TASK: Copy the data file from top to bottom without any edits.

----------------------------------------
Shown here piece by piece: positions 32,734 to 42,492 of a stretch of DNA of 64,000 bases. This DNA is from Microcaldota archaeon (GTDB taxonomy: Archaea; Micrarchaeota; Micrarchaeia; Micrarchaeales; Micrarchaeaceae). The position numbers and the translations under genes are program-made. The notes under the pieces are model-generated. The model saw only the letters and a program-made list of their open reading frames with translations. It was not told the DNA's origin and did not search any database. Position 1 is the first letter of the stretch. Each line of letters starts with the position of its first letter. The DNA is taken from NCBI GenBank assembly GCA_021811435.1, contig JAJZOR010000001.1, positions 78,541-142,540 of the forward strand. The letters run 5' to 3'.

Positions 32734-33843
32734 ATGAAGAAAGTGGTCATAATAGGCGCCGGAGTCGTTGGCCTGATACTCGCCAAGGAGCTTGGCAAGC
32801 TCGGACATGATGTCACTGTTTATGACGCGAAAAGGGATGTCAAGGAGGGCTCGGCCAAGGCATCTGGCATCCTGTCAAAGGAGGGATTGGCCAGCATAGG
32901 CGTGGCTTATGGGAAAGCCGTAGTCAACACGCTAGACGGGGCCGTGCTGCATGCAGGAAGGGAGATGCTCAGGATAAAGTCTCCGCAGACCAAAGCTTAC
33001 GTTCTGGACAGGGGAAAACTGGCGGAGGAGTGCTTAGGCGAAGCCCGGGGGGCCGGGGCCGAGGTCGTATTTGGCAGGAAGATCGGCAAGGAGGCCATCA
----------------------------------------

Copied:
Shown here piece by piece: positions 32,734 to 42,492 of a stretch of DNA of 64,000 bases. This DNA is from Microcaldota archaeon (GTDB taxonomy: Archaea; Micrarchaeota; Micrarchaeia; Micrarchaeales; Micrarchaeaceae). The position numbers and the translations under genes are program-made. The notes under the pieces are model-generated. The model saw only the letters and a program-made list of their open reading frames with translations. It was not told the DNA's origin and did not search any database. Position 1 is the first letter of the stretch. Each line of letters starts with the position of its first letter. The DNA is taken from NCBI GenBank assembly GCA_021811435.1, contig JAJZOR010000001.1, positions 78,541-142,540 of the forward strand. The letters run 5' to 3'.

Positions 32734-33843
32734 ATGAAGAAAGTGGTCATAATAGGCGCCGGAGTCGTTGGCCTGATACTCGCCAAGGAGCTTGGCAAGC
32801 TCGGACATGATGTCACTGTTTATGACGCGAAAAGGGATGTCAAGGAGGGCTCGGCCAAGGCATCTGGCATCCTGTCAAAGGAGGGATTGGCCAGCATAGG
32901 CGTGGCTTATGGGAAAGCCGTAGTCAACACGCTAGACGGGGCCGTGCTGCATGCAGGAAGGGAGATGCTCAGGATAAAGTCTCCGCAGACCAAAGCTTAC
33001 GTTCTGGACAGGGGAAAACTGGCGGAGGAGTGCTTAGGCGAAGCCCGGGGGGCCGGGGCCGAGGTCGTATTTGGCAGGAAGATCGGCAAGGAGGCCATCA